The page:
Page created on June 3, 2021. Last updated on April 2, 2022 at 11:53
Definition and epidemiology
Meningiomas are tumours which arise from the arachnoid layer cells. 90% occur in the skull, 10% in the spine. They’re very slowly growing, very benign tumours, but because they grow in a closed space, they can increase the intracranial pressure or apply pressure to the brain. However, many are asymptomatic and only discovered incidentally.
They account for 1/3 of all primary CNS tumours. They mostly occur in elderly.
Meningiomas can cause headaches and focal neurological deficits. In addition to these symptoms, location-specific symptoms can occur. Here are the most common locations and their specific symptoms:
- Convex brain surface – seizures
- Falx cerebri and parasagittal area – personality changes, contralateral weakness
- Sphenoid wing – visual defects, loss of sensation in face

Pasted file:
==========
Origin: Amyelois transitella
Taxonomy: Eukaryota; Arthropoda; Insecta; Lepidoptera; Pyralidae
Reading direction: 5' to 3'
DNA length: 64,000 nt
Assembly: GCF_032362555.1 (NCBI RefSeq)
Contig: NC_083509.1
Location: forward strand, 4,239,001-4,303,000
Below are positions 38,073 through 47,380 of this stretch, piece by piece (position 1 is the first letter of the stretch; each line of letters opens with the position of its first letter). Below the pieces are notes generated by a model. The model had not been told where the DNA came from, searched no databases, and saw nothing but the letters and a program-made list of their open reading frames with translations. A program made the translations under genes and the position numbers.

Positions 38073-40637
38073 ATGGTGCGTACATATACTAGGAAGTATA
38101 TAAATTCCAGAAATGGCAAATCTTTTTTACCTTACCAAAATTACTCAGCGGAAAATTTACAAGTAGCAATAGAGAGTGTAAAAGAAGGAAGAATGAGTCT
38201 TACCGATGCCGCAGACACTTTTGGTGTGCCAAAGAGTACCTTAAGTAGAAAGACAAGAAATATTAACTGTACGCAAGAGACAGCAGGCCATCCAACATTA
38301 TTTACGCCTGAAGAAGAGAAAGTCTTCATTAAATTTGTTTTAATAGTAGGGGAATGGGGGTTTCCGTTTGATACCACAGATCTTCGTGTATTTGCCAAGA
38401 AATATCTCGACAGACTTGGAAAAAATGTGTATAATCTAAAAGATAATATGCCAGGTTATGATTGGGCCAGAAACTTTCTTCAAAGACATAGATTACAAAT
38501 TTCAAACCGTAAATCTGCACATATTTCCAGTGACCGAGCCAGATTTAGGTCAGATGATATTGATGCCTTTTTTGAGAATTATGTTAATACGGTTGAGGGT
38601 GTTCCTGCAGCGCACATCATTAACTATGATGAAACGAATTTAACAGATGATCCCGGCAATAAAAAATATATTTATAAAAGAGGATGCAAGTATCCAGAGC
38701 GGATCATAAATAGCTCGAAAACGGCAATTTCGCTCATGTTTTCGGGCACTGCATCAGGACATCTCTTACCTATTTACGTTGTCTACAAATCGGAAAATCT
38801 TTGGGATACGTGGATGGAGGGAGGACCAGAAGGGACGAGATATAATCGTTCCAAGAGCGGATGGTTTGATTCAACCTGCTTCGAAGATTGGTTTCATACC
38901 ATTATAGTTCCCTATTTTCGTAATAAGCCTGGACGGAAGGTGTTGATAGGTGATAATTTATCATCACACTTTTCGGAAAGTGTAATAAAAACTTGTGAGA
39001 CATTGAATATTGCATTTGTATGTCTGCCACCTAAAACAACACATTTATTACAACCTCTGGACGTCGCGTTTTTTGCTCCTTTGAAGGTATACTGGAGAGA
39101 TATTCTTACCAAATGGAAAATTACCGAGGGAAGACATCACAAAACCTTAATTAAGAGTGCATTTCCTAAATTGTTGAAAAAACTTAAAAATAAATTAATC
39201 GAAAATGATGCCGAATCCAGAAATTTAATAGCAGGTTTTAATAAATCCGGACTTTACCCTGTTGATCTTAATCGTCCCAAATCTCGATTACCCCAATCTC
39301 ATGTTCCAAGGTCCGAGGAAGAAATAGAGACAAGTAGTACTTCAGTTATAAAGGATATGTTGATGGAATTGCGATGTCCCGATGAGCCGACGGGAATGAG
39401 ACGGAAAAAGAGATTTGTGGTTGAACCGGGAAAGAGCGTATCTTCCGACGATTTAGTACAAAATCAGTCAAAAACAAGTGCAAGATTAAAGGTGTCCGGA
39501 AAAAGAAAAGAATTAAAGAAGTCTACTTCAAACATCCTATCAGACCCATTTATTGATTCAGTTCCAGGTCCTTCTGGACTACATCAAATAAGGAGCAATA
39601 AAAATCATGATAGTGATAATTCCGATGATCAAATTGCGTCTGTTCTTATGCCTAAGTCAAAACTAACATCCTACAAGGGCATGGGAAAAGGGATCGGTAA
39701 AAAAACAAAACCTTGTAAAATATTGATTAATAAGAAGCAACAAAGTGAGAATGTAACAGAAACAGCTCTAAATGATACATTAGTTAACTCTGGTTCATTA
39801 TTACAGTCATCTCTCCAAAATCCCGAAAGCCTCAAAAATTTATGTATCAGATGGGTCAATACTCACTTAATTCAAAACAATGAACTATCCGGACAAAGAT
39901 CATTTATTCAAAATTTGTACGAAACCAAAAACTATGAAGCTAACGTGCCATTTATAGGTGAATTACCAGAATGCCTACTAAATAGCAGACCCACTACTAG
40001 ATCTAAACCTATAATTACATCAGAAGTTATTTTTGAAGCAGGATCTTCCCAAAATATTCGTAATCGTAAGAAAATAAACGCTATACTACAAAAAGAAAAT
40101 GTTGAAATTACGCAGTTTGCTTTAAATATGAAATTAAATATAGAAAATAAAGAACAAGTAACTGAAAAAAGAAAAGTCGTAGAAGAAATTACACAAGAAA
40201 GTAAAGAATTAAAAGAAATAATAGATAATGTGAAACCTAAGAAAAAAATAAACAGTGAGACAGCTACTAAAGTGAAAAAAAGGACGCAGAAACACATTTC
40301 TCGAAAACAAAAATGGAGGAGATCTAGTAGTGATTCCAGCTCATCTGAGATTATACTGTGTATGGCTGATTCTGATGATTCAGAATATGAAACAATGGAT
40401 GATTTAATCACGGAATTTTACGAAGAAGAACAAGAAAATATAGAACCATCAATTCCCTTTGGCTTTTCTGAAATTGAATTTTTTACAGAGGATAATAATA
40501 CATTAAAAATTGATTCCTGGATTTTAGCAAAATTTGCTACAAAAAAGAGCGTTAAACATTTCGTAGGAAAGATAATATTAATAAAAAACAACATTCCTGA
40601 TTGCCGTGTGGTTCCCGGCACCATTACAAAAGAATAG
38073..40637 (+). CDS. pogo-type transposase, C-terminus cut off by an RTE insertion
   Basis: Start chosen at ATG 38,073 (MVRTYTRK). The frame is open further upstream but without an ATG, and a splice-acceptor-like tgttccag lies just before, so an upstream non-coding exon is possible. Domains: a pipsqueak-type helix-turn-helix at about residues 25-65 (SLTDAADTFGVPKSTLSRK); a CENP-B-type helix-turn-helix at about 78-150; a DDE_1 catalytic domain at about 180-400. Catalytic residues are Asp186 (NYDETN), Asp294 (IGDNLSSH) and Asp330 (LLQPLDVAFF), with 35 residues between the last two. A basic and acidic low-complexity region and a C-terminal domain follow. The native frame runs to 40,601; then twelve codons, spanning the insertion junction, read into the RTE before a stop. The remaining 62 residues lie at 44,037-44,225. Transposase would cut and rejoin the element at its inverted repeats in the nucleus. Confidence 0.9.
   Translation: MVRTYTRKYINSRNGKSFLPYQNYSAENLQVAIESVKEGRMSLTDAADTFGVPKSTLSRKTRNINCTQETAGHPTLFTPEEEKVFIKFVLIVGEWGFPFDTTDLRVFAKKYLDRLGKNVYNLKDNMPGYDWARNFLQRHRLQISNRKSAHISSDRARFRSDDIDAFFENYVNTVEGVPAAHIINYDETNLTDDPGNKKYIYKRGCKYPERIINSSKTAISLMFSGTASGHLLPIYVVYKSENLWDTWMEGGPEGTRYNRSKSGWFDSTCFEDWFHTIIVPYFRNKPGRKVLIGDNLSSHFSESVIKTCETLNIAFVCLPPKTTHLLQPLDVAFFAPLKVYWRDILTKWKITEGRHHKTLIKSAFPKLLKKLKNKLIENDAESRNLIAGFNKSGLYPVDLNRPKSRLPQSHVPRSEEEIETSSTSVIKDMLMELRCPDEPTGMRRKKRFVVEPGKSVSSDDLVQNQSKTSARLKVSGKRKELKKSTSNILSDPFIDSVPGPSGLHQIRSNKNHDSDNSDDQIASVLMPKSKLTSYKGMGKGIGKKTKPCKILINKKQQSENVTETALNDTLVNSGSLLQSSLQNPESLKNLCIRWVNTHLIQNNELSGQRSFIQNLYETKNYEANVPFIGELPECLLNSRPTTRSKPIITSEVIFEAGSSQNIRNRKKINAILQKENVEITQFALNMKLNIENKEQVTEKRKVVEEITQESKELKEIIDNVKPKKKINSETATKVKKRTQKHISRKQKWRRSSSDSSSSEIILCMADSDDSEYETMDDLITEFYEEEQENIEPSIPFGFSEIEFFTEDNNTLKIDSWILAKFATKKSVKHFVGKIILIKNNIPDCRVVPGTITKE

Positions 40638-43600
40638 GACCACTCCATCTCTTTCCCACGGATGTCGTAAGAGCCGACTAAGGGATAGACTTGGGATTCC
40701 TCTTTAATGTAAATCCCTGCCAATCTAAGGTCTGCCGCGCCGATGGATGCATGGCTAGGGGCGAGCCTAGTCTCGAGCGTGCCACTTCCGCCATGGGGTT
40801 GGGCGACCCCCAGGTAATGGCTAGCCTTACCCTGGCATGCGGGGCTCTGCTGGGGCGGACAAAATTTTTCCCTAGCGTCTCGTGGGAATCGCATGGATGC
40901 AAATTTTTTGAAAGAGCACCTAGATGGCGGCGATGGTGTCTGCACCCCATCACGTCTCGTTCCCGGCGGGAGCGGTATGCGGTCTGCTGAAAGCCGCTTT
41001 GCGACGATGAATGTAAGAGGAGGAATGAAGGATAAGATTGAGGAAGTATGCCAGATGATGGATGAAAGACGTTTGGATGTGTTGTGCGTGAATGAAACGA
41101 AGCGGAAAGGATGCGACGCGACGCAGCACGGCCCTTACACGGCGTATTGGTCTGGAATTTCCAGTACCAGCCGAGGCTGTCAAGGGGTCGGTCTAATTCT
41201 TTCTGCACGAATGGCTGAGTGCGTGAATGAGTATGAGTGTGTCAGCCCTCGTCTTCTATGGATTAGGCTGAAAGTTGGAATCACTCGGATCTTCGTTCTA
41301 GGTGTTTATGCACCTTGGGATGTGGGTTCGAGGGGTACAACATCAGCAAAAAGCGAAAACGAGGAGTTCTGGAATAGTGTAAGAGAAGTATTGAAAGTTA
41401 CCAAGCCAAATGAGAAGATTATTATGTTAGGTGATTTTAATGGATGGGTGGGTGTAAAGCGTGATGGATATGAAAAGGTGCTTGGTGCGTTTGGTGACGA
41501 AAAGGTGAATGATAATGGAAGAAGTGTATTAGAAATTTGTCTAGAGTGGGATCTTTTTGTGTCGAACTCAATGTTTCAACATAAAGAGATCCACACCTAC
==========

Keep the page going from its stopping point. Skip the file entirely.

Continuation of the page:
- Olfactory groove – anosmia, visual defects
- Suprasellar – visual defects
- Posterior cranial fossa – cerebellar symptoms
- Spinal cord – back pain, lumboischialgia
The convex brain surface location is the most common.
Diagnosis and evaluation
Unlike other brain tumours, meningiomas are usually never biopsied because they have such a characteristic appearance on neuroimaging that it’s not necessary for diagnosis. MRI with contrast shows a round, sharply demarcated, extra-axial lesion with a “dural tail” and strong contrast enhancement.
Asymptomatic cases can be managed with active surveillance with follow-up MRI to look for growth.
In symptomatic cases, surgical removal or gamma knife may be required. The tumour and the surgical scar may cause symptomatic seizures, so many times patients require lifelong antiepileptics.